I picked up this book on one of the book-buying binges Heather and I shared last month. I found it in the business section of A Collector’s Bookshop, Sheldon’s new hole in the wall in Maplewood. He doesn’t have much on hand, yet, but I expect that to change. Regardless, this looked interesting. So it is.
Craig has structured the book around 10 common sense rules, with each chapter containing a capsule analysis of several deals that epitomizes the rule, or proves how ignoring the rule can break a deal. For example, one rule is “Take advantage of your adversary’s weakness” (Chapter 2). Essentially, it boils down to buy when the seller has to sell. France needed a hunk of money to finance its European wars, so the United States got the Louisiana Purchase at the bargain basement price of three cents an acre.
Because of Craig’s background as a big dog attorney means he focuses a lot on the leveraged buyouts of the 1980s. To be honest, all I really remember about them is the mythology handed down as received wisdom, mostly from people who disapproved of them. However, as encapsulated in these vignettes, it makes sense in some cases. Even breaking up companies that are underperforming. Call me a capitalist.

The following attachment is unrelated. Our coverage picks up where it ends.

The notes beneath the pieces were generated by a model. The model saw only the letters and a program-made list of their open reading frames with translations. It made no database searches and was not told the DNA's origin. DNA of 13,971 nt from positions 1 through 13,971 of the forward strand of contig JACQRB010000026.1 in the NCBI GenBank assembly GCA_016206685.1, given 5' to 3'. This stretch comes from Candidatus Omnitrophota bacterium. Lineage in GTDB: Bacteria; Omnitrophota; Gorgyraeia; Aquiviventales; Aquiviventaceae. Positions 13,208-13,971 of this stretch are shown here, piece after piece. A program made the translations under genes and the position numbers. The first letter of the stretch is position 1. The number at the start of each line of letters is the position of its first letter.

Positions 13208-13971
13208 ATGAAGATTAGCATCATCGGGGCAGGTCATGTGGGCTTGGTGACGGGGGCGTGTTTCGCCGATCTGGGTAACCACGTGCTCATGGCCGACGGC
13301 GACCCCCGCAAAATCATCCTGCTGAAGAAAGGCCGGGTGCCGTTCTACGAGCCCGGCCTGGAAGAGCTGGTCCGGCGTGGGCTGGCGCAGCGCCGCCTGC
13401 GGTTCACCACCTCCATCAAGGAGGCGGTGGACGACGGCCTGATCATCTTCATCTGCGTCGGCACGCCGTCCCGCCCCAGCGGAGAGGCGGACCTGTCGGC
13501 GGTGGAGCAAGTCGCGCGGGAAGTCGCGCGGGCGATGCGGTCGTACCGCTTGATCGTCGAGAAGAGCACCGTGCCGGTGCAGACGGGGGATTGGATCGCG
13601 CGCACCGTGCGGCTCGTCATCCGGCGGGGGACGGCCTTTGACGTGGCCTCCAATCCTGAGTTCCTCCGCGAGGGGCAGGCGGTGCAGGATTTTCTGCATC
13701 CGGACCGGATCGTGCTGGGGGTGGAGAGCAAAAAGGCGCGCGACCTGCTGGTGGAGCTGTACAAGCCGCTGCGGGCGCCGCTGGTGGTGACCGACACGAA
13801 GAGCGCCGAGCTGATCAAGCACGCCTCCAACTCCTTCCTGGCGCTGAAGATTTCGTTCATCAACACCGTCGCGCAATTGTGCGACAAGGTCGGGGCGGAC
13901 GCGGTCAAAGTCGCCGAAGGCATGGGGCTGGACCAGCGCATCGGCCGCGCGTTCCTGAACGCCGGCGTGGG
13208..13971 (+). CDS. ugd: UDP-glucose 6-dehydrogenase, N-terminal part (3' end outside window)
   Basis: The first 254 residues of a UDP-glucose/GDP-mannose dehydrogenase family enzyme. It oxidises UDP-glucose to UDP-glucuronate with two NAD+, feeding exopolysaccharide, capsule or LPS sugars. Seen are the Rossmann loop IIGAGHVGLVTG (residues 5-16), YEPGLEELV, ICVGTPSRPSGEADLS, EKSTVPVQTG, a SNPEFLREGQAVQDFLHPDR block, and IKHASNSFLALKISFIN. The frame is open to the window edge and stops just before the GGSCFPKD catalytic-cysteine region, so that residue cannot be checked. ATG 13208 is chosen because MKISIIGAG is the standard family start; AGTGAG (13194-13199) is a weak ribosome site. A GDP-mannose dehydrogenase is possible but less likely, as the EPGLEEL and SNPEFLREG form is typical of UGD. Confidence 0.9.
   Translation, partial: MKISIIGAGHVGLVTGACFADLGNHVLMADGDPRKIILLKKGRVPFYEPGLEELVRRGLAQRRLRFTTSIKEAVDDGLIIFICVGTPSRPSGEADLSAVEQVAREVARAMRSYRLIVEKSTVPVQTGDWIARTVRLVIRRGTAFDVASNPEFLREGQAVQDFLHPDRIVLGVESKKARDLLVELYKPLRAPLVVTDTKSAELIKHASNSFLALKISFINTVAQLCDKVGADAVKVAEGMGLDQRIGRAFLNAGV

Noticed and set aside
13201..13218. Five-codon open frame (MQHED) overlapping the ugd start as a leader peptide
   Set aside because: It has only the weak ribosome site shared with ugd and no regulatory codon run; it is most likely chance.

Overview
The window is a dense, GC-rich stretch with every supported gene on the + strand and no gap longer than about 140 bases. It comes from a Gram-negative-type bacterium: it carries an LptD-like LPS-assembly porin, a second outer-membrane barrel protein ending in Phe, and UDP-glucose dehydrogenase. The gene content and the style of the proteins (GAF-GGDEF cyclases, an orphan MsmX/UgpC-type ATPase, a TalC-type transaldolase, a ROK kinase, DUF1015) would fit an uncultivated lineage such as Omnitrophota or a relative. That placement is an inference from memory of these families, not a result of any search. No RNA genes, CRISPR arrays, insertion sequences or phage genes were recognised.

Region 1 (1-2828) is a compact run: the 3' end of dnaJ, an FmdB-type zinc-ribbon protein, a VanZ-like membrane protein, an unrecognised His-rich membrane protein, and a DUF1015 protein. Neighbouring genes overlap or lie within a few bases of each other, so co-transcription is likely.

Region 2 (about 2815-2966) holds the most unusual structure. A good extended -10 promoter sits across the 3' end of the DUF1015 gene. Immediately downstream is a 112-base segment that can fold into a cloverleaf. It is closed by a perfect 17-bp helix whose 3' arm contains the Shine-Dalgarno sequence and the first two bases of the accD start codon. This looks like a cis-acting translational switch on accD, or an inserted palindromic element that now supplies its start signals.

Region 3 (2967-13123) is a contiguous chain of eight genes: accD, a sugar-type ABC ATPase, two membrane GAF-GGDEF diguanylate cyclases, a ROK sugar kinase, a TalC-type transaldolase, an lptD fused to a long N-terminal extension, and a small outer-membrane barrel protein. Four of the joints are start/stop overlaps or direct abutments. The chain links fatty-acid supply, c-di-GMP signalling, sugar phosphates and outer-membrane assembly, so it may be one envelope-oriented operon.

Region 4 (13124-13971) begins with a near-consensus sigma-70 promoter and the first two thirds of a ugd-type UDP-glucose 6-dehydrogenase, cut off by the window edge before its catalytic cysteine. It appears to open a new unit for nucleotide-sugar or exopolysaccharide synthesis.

The book weighs in at under 200 pages, and the easily digestible chapters and sections make it a book you can put down. And pick back up. I read this book at work, during lunch breaks, without missing beats. Some books are good for that.
So this book is worth a read. The rules are common sense, but the rewards for following them, as well as the negative sanctions for not following them, offer concrete illustrations that The Art of War does not.